(Douglas County, Colo.) Colorado teens are much more likely to report that they live with someone who has a substance use disorder or is addicted to alcohol or drugs than they were two years ago, according to a survey of 718 Colorado teens.
The survey was commissioned by Rise Above Colorado, a statewide prevention organization that seeks to impact teen perceptions and attitudes about substance abuse risks and empower youth to make healthy choices. The online survey was conducted from March through May by HealthCare Research.
Two out of five (40%) juveniles now say they have lived with an adult with a substance use issue, up from 25% of teens who reported that two years ago. Youth in these situations are twice as likely to have recently misused substances.
Data collected shows female youth disproportionately feel the effects of challenging home environments. The percentage of female teens who live with an adult affected by substance abuse more than doubled since 2020 — rising from 22% to 47%. This is significantly higher than for male teens.
In addition, girls who reported spending three or more hours a day on social media were more likely to misuse marijuana, alcohol and pills and they also expressed greater curiosity to try substances.
“It’s concerning that more teens are seeing adults they live with having issues with alcohol or drugs,” said Kent MacLennan, executive director of Rise Above Colorado.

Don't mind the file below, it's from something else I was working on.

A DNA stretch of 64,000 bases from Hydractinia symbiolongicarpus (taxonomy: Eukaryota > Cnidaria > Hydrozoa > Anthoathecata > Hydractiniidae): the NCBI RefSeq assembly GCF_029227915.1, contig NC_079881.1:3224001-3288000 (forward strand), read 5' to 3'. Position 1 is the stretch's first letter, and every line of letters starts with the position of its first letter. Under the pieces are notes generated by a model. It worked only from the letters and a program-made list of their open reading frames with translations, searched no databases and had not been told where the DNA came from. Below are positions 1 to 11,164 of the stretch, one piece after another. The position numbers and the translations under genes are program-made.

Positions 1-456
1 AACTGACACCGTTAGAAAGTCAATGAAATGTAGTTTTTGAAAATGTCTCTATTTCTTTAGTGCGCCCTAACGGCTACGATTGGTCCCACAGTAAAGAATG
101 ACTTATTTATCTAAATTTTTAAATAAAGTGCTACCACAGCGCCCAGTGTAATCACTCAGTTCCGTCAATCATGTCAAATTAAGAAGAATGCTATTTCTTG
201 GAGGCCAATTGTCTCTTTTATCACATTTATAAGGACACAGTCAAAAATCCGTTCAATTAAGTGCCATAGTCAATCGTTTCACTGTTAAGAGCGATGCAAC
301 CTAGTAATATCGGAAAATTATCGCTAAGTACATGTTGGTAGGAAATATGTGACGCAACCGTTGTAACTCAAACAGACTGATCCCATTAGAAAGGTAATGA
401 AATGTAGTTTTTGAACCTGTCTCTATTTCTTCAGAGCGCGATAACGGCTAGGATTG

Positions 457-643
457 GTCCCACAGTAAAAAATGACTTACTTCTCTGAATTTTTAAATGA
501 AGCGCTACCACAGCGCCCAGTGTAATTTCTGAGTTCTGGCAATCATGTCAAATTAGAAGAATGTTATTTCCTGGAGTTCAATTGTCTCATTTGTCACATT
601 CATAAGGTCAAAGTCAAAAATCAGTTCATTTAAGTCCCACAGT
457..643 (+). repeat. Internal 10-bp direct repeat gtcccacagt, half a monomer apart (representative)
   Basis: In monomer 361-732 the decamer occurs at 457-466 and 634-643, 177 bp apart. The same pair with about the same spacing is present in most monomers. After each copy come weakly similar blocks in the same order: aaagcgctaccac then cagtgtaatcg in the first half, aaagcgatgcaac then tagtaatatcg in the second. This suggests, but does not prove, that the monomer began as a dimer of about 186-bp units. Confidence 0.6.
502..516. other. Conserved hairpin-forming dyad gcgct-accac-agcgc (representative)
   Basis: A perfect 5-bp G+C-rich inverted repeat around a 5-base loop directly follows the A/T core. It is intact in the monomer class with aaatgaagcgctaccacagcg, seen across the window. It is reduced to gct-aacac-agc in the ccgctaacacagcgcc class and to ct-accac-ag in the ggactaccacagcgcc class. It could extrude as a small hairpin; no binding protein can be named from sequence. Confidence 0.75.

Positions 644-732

“It’s a good reminder to all parents and other adults who live with teens that children are paying attention, and that we are modeling behavior, whether we intend to or not. Drinking and drug use by adults is impacting the kids who live with them.”
However, the vast majority of Colorado teens are not regularly using substances. Large majorities of youth 12-17 reported that in the past 30 days they did not use marijuana (87%), did not vape (83%) and did not drink alcohol (81%).
According to data collected by the Colorado Department of Public Health and the Environment, 92 drug overdose deaths occurred during 2020-2021 in Douglas County — 27 of which were attributed to opioids. These deaths were most commonly recorded for ages 25-34 with 22 deaths, followed by ages 35-44 with 21 deaths and 15-24 coming in third with 16 overdose deaths.
The survey results also highlight warning signs for the youngest teens:
- More youth aged 12-13 reported they have challenging mental health days. About 60% report experiencing at least three poor mental health days in a given month.
- Younger teens perceive less risk in regular substance use compared to 2020. A third of this age group said substance use is just part of being a teen and can help manage stress.
- The same age group also reported significantly more direct offers to use substances compared to 2020, including offers of marijuana (49%), cocaine (21%), and prescription drugs not prescribed to them (29%).
“These latest survey results offer cause for both concern and hope. The reduced perception of harm for substance use among the youngest teens and the increase in offers of substances are a big red flag,” said MacLennan. “This data more closely aligns with what we’ve historically seen among older youth. On the other hand, the survey finding that fewer teens are overestimating their peers’ substance use is encouraging because this empowers them to make healthy choices. We must work together to build on that progress.”
About 90% of teens see at least a “moderate amount of risk” associated with taking pills that were purchased online or on the street and 91% at least “somewhat concerned” that a pill may be laced with other substances, such as fentanyl.
Nearly half (45%) of teens report having a conversation with a parent or guardian about the overdose risks of fentanyl and contaminated pills.